‘Black Wednesday’ is a piece of fiction and written for performance. I have based the character, Mathias Pugh, on a minister I knew from the Rhondda. I only heard him at funerals. His strong Welsh accent, roaring voice and intimidating scorn, made even the strongest of men cringe at the thought of going to ‘The Burning Fire Of Hell’. I watched once as he walked through a crown of mourners outside a terraced house. They parted as he moved like a fox through a cornfield. I have written a poem about that day, called ‘Men In Black Suits’.
Wednesday, April 5th 1899, Coal Owners, To Improve Family Life, Allowed Miners A Day Off From Work. It Was Reported That 400 Miners Were Drunk On That Day. As A Consequence, On The Following Sunday, At Bethesda Chapel, Johnston Rhondda, The Minister Mathias Pugh Dedicated The Whole Of His Sermon To What Became Known As ‘Black Wednesday’.
Today, I hang my head in shame. I, being a messenger for the Lord, am ashamed to be a man. Before me, I have written testimonies, from God fearing ladies of this Parish, of the scandalous behaviour of our men, our salt of the community, guiding lights to the young and impressionable. Yes, you, you men, who followed in the footsteps of your fathers to work in the bowels of God’s earth, giving us Proud Welshmen the self-respect amongst other nations, have, in one day, one day of disrepute, cast a shadow upon us all.
You may not remember what you did on that day; that day the Coal Owners, in their misguided quest to improve the stability of home life; that day when a black cloud hung heavy over our valley, but God remembers it all – and so does – Maggie Post.
Two drunken men entered her place of employment; a place where not only the business of The Royal Mail is carried out, but also, also, a place where our good people can talk freely about their burdens. Maggie post, a pillar of our community, a saint to those who needs a listening ear, was accosted by these heathens, with slurped voices and giggles, one of which, and in the presence of two young ladies, broke-his-wind. Yes, broke-his-wind. There was no shame upon their faces, they smiled and walked away, walked away as if nothing had happened. Maggie Post has written, ‘I was in fear of my life; it was as if the Devil himself had been let loose.’ And the two young ladies, two innocent victims of this travesty of decency, have also signed this testimony. The purity of youth damaged beyond repair. As a consequence of this shameful happening, Maggie Post has handed in her rubber-stamp, a great loss to us all. Your names are in my book – and there is a black mark against them.
And there is the widow, of our recently deceased, Jenkins The Boot, a man who was well known and respected by us all. Not only does Mrs Jenkins have to struggle with her grief; she now has to live with the memory of what she witnessed on that day, that terrible day.
From her bedroom window, she saw four young men running across the road with their clothes off. Yes, completely naked. And no, she did not look away, not our widow Mrs Jenkins, being the good Christian woman that she is, much against her better judgement mind you, she continued to watch, continued to strain her eyesight so that justice would be done. And her unselfish diligence was rewarded inasmuch as she was able to name names. Your names are in my book – and there is a black mark against them.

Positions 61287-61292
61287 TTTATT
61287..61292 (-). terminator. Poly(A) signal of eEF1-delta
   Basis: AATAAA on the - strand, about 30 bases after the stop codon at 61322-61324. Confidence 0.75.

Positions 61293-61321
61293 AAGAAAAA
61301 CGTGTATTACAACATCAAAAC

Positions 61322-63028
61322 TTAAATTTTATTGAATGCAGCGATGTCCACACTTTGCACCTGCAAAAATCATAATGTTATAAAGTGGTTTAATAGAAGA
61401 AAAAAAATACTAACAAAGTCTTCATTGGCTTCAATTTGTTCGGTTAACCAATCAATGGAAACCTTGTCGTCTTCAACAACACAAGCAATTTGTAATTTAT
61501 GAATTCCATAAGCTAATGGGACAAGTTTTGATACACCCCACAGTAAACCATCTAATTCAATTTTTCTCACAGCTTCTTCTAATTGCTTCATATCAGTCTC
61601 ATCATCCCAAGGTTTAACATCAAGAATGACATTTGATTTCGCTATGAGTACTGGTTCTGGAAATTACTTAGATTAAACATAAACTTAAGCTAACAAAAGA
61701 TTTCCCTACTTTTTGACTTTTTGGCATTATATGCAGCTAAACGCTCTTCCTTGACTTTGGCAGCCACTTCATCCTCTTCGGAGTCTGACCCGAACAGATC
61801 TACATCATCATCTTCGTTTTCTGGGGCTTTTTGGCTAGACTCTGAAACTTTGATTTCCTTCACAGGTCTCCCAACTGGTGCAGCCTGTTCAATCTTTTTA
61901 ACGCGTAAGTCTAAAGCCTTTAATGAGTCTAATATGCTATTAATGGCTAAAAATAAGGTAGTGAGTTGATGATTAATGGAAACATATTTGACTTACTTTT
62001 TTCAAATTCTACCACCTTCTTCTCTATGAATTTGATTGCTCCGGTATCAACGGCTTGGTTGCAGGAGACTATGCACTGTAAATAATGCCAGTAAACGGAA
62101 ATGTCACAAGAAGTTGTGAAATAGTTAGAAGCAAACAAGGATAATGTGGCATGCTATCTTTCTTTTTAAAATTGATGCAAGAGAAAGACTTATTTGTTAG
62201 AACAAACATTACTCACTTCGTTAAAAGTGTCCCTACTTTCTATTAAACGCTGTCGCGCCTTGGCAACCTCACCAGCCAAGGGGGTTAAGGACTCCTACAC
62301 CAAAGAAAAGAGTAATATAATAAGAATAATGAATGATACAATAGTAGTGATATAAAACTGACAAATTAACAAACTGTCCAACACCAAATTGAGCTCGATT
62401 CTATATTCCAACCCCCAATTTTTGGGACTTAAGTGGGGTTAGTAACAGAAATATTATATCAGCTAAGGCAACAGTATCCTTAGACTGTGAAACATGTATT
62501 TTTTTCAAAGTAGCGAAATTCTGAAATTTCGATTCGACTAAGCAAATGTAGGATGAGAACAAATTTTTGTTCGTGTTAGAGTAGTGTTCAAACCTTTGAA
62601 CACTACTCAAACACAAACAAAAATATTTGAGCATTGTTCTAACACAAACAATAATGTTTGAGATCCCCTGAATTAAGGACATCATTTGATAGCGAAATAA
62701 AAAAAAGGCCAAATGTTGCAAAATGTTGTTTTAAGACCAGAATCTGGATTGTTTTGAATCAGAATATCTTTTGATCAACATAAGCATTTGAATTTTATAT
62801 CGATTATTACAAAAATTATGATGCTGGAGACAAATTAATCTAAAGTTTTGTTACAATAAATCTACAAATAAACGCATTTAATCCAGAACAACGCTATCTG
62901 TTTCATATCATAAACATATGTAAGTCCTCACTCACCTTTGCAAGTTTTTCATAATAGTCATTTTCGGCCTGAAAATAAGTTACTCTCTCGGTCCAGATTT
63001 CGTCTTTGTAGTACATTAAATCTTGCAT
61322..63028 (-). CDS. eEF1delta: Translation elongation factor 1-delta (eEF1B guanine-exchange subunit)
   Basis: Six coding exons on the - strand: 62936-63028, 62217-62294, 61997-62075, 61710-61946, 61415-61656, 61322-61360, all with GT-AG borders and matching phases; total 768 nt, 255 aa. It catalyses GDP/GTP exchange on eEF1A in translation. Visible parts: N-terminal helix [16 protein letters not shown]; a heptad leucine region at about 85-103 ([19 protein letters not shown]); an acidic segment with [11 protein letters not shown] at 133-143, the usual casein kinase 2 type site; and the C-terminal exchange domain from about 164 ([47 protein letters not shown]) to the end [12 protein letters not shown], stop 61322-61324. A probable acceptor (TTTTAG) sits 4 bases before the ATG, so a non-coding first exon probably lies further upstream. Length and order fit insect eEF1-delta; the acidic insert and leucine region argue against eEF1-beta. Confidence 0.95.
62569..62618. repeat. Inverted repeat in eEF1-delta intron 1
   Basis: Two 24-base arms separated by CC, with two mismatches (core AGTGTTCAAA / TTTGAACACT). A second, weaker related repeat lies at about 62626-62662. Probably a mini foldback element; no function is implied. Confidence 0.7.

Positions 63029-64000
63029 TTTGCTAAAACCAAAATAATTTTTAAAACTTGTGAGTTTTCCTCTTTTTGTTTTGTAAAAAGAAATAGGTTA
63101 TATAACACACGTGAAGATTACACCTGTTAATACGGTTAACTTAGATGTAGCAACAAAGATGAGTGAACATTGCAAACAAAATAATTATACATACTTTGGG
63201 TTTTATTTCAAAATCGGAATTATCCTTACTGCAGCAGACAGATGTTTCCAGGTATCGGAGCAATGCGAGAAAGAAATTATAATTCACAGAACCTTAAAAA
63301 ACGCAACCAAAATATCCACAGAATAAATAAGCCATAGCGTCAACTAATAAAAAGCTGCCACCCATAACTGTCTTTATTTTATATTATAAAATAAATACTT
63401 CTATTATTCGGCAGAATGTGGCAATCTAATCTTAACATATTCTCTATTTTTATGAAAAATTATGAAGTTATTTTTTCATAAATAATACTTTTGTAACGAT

Last, but not least, there is the testimony of our very own Mrs Rowlands. A lady who, for as many years as I can recall, has like a true soldier for the Lord, cleaned our chapel. Our faithful Mrs Rowlands has lovingly polished the very pews you sit upon. And what was her reward on that terrible day? What gruesome sight did she encounter after she had cleaned this chapel to its present splendour, for no payment mind you, other than securing her rightful place at God’s side in Heaven? What did she see when she opened the door? A man urinating against a wall. And not just any wall, but the chapel boundary wall. The wall built by our father’s fathers. The wall that you all walked past to enter this place of worship was desecrated by the Devil’s brew, alcohol. And now, this very morning, Mrs Rowlands has handed me her letter of resignation. The shock was too much, no more will she enter this place of refuge alone; a young woman of 82 years, in the prime of her life, forced onto the scrap-heap. Another great loss to us all. Mrs Rowlands wasn’t able to identify the culprit, she never saw his face, she kept her eyes low and walked past the sinner, but you know who you are, and God knows who you are.
The road to salvation is long and narrow, there are many distractions, and one of those distractions is the Public House, that place of ill repute, the home breaker where men enter at their peril. But I would remind you, there is redemption, and you can start right now with charity. Faith, Hope and Charity; and the greatest of these is Charity. And now, as we sing our final hymn to the Lord, a dish will be handed around so that your free will offerings can be taken. Charity, the great redeemer.
God bless you all!
Rowland Hughes ©